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Satellite Internet and Budget Smartphones for Equality in Online Education

In recent years, there has been a boom in ed-tech services, with numerous new companies promising career-building services aside from the already existing ones such as Coursera, Khan Academy, Byju’s, etc. However, one of the toughest hurdles to cross has been satisfying one of the basic requirements for accessing these services. Approximately 4 billion people worldwide struggle to adequately access the internet, especially people in rural areas of developing and underdeveloped nations. As such, ensuring access to the internet via affordable devices is the need of the hour.


Over the last few years, the satellite internet industry has gained momentum. While previously companies such as Teledesic had struggled to achieve sufficient returns on their investments, recently companies such as SpaceX, OneWeb, Google and Airtel have been vying to capture the market in various regions. While SpaceX’s Starlink uses a network of satellites to provide internet services over large areas, Google Loons uses high altitude balloons to do the same. Satellite internet solves the issue of decreasing network speeds due to increasing distance from wireless cell towers. Companies tend to build less towers in areas with low population density and low buying power, which effectively ensures that people in remote areas would be plagued by the lack of network connectivity and low internet speeds. Satellite internet due to its higher altitude can provide internet services over a larger radius. This would help students in rural areas to access both live and pre-recorded online lessons seamlessly, thus reducing the gap in educational quality between students in rural and urban areas.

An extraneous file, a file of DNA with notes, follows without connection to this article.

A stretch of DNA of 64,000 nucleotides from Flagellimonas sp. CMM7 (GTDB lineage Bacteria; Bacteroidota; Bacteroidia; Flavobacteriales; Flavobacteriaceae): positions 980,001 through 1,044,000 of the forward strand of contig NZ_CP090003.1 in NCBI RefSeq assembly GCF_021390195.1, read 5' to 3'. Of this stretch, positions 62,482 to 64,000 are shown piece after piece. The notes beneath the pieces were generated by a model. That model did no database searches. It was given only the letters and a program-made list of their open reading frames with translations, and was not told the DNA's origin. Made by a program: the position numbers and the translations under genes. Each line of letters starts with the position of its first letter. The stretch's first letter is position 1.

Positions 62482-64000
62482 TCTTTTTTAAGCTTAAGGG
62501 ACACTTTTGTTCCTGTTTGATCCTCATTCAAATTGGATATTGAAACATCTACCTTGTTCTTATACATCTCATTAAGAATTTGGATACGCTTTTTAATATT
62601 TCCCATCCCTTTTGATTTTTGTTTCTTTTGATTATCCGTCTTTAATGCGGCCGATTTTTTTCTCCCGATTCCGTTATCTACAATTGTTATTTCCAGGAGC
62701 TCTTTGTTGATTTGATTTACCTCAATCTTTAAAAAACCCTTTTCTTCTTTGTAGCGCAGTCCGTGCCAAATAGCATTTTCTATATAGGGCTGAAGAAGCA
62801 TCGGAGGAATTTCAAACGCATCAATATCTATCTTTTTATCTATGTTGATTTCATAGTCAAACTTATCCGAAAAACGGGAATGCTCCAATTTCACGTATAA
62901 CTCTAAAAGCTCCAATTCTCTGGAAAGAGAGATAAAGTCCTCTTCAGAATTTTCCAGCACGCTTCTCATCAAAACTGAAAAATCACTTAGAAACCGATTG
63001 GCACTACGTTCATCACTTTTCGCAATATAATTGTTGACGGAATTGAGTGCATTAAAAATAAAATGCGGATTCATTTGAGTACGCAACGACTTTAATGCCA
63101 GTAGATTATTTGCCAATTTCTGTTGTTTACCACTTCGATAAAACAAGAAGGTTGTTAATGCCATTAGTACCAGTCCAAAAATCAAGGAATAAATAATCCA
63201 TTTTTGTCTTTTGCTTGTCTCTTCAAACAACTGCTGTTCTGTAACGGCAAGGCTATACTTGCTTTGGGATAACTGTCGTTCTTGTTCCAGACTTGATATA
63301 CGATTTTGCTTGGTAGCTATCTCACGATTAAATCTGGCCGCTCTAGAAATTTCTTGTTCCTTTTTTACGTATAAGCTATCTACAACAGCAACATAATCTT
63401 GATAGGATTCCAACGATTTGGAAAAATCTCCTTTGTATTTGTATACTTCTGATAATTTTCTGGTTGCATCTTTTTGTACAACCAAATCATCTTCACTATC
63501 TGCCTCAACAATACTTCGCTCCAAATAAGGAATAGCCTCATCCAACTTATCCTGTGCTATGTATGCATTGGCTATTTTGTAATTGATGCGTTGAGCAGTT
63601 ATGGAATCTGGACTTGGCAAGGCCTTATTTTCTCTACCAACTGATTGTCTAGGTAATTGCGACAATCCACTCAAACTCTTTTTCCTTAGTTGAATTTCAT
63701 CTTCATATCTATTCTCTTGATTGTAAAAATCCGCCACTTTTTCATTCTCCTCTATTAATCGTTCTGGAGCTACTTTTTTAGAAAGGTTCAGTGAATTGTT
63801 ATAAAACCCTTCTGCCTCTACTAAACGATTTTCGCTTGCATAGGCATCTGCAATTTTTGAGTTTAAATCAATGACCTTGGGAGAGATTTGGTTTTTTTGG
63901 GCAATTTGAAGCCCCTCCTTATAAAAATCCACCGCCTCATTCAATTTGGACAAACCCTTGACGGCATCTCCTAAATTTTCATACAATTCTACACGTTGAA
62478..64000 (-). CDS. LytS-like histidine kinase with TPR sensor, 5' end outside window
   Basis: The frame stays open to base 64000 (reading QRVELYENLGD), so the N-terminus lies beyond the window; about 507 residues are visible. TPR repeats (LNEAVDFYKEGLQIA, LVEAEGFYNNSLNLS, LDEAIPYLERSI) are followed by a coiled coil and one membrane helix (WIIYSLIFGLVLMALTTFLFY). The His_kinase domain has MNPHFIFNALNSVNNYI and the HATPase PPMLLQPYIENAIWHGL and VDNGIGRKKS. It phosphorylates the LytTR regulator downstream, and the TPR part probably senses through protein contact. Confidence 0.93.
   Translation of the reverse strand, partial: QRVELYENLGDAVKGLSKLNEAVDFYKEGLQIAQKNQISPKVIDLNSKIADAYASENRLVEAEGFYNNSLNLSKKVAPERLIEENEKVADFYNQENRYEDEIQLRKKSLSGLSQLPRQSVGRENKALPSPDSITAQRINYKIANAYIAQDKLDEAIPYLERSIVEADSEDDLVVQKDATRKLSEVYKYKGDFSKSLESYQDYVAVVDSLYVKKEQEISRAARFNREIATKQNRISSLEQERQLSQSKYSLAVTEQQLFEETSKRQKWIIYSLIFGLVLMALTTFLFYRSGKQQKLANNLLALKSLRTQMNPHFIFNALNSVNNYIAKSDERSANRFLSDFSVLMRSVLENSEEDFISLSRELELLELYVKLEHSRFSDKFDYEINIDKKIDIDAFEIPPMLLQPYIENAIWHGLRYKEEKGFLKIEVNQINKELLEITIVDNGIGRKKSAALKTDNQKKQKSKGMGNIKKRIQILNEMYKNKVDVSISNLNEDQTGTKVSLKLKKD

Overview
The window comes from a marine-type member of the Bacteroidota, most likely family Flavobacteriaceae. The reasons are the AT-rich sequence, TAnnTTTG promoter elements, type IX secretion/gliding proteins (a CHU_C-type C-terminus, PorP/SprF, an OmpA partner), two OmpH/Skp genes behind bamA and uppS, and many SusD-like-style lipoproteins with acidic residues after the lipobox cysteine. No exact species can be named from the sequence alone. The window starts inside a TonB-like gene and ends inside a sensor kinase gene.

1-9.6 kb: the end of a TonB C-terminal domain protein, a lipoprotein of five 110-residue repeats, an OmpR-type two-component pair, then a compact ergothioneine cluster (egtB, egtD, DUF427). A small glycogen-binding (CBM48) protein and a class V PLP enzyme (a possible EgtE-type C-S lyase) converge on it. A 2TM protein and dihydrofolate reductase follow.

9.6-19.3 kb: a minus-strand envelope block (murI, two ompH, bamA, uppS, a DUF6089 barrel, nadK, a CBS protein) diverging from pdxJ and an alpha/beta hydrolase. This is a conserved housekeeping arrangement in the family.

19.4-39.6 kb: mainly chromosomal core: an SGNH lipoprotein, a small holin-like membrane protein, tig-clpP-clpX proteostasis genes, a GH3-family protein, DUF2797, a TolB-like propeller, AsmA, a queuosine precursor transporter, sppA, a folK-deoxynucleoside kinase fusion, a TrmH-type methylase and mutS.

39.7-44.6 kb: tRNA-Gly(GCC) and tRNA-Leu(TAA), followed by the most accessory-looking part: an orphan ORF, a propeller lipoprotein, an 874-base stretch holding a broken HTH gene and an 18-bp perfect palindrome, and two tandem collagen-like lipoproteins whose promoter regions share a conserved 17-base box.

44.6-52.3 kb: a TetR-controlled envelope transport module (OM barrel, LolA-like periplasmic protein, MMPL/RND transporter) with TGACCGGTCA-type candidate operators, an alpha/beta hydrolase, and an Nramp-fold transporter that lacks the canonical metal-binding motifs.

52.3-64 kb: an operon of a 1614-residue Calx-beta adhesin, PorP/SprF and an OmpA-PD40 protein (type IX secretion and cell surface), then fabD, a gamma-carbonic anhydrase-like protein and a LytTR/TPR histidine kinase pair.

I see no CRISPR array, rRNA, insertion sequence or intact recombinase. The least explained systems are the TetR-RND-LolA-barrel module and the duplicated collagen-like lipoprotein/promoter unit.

The other major drawback of online education has been the lack of affordability when it comes to the educational devices such as laptops and smartphones. High income inequality in underdeveloped areas of the world means that a large section of the people still lack buying power when it comes to laptops and tablets. However, it might be achievable to secure smartphone access for most of the people due to the falling prices of smartphones worldwide. While previously Lithium-ion batteries used to be the norm for power storage in smartphones, recent advancements in Sodium-ion batteries could offer a cheaper alternative, bringing down the price of smartphones even further. In early 2022, a subsidiary of Reliance Industries Ltd acquired Faradion, a maker of Sodium batteries. Various other Sodium battery producing companies have been started over the past decade. This signifies major businesses are viewing Na-ion as a potential alternative to Li-ion. This would further help to bring down the price of various battery powered devices due to the greater availability of Sodium.



These two relatively recent developments in the technological sphere could help alleviate concerns over the EdTech industry leading to greater inequality in the future. With more widespread access to educational devices and high-speed internet, children in rural areas could gain unhindered access to quality education, one of the basic requirements for achieving equality.


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